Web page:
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Cortes v. Kitabayashi

November 4, 2010


On appeal from the Superior Court of New Jersey, Law Division, Atlantic County, Docket No. L-3441-07.

Per curiam.


Submitted: October 20, 2010

Before Judges Fisher and Fasciale.

Plaintiff, Norberto Cortes, received a verdict of no cause of action in this verbal threshold case. At trial the parties disputed whether plaintiff's cervical disc herniations were related to a November 7, 2006 car accident or were pre-existing. Plaintiff appeals from a July 29, 2009 order granting defendant's motion in limine barring admission of a February 15, 1997 MRI report served two weeks before the trial began.*fn1 We are convinced that the interests of justice were not served by barring the report and reverse and remand for a new trial.

Both counsel attempted to obtain medical records from Dr. Victor Rossi, a chiropractor who treated plaintiff for injuries sustained in a 1994 accident. Before the summer of 2007, Dr. Rossi told plaintiff's counsel twice that no such records existed. Defendant's counsel then subpoenaed the same records from Dr. Rossi and, on November 5, 2008, also learned that the records were unavailable. On December 9, 2008, defendant's counsel notified plaintiff's counsel that "Dr. Rossi's office has advised that they are not in possession of old records from 1994 regarding plaintiff."

In preparing for trial, plaintiff's counsel notified Dr. Rossi that he would call him as an expert witness. As a result, Dr. Rossi conducted one more search for the medical records and, two weeks before the scheduled trial date, Dr. Rossi informed plaintiff's counsel that he located the MRI report. According to the report, there were no significant degenerative changes in plaintiff's neck, and there was no evidence of disc herniations.

Plaintiff's counsel immediately faxed the report to defense counsel and amended plaintiff's interrogatory answers pursuant to Rule 4:17-7.

Defense counsel contended that the report was served beyond a December 18, 2008 discovery end date, that plaintiff's counsel failed to explain why the report was not timely served, and that defendant would be prejudiced if plaintiff were permitted to use the report at trial. Plaintiff's counsel argued that the MRI report was not available through the exercise of due diligence and that plaintiff would be prejudiced if the judge excluded the report. He requested a short adjournment to obtain the MRI films and allow defendant an opportunity to respond to the new evidence. Plaintiff's counsel offered to have Dr. Rossi explain under oath why he was unable to locate the report sooner, but the judge ignored that offer.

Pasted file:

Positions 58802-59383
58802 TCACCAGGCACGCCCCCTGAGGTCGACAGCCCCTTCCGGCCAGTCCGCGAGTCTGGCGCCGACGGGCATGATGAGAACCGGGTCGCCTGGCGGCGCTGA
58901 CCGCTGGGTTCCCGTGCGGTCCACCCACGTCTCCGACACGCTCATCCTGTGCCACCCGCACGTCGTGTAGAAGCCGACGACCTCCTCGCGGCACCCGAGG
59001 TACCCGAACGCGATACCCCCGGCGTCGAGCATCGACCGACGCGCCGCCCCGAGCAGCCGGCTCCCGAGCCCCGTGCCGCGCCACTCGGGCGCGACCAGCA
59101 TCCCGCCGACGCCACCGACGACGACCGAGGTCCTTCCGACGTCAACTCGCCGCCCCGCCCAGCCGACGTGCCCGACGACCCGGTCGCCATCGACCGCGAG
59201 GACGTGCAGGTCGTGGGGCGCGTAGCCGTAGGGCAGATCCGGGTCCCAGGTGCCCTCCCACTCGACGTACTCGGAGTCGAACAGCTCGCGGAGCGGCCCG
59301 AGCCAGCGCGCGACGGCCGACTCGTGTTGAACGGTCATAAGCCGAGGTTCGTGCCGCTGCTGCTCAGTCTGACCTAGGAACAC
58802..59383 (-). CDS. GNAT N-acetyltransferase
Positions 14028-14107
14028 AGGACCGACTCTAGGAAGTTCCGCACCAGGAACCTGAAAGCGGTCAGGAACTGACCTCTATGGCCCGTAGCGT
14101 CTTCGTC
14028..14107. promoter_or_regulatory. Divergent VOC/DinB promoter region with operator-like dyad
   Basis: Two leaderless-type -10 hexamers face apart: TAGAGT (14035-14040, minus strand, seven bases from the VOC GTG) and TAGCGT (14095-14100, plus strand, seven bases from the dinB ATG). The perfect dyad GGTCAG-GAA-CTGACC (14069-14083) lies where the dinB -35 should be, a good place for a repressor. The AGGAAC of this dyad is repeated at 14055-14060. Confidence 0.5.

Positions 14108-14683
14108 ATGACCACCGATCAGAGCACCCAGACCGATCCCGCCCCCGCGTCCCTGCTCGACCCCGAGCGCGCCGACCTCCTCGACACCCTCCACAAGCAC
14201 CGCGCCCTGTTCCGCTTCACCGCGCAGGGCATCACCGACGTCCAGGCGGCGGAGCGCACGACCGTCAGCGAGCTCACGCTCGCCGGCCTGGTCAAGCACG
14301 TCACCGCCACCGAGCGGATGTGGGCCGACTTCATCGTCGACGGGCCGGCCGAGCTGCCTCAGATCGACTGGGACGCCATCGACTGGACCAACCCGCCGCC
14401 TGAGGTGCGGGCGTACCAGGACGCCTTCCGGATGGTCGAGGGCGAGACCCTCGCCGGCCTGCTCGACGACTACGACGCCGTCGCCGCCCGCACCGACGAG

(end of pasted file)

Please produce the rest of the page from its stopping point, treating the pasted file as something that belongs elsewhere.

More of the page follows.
In barring the MRI report, the judge stated "[f]irst of all, we are clearly on the eve of trial. Second of all, there's no pre-existing charge being requested by plaintiff, nor is there one going to be given if requested by defense." The judge acknowledged that "due to nobody's fault, nobody's error, those [MRI] films are not available... this morning." The judge denied plaintiff's request for an adjournment, refused to stay his order, and allowed plaintiff's counsel thirty minutes to file an interlocutory appeal.*fn2

On appeal, plaintiff argues that the trial judge abused his discretion by excluding the report and denying his adjournment request. Under the circumstances, we agree.

Certainly, it is true that a party has an obligation to amend interrogatory answers "not later than 20 days prior to the end of the discovery period.... " R. 4:17-7. Here, plaintiff's counsel clearly failed to serve the MRI report twenty days before the December 18, 2008 discovery end date. However, amendments may be allowed after the discovery period ends "if the party seeking the amendment certifies... that the information requiring the amendment was not reasonably available or discoverable by the exercise of due diligence prior to the discovery end date." Ibid. On July 23, 2009, plaintiff's counsel provided a detailed certification explaining why the MRI report was not reasonably available or discoverable by the exercise of due diligence. He also asked for an adjournment so that "defendant's medical experts [could] review the report and attempt to obtain the film[s]... and issue a supplemental opinion."

The judge barred the report, in part because "no pre-existing charge was requested by plaintiff." Plaintiff's theory, however, was that the November 7 accident caused his disc herniations, not that the accident aggravated a pre-existing condition. Defendant contended at trial that plaintiff's disc herniations were longstanding and related to degenerative conditions, but the MRI report contradicted those assertions.

The scope of our review of a judge's evidentiary ruling is limited. "We generally defer to a trial court's disposition of discovery matters unless the court has abused its discretion or its determination is based on a mistaken understanding of the applicable law." Rivers v. LSC P'ship, 378 N.J. Super. 68, 80 (App. Div.), certif. denied, 185 N.J. 296 (2005). Although the "Best Practices" rules were implemented to enhance the productivity and expedition of the civil litigation process, Vargas v. Camilo, 354 N.J. Super. 422, 425 n.1 (App. Div. 2002), certif. denied, 175 N.J. 546 (2003), "[t]hey were not designed to do away with substantial justice on the merits or to preclude rule relaxation when necessary to 'secure a just determination.'" Tucci v. Tropicana Casino and Resort, Inc., 364 N.J. Super. 48, 53 (App. Div. 2003) (quoting Rule 1:1-2). Because Dr. Rossi twice advised counsel that the records in question were not in his ...

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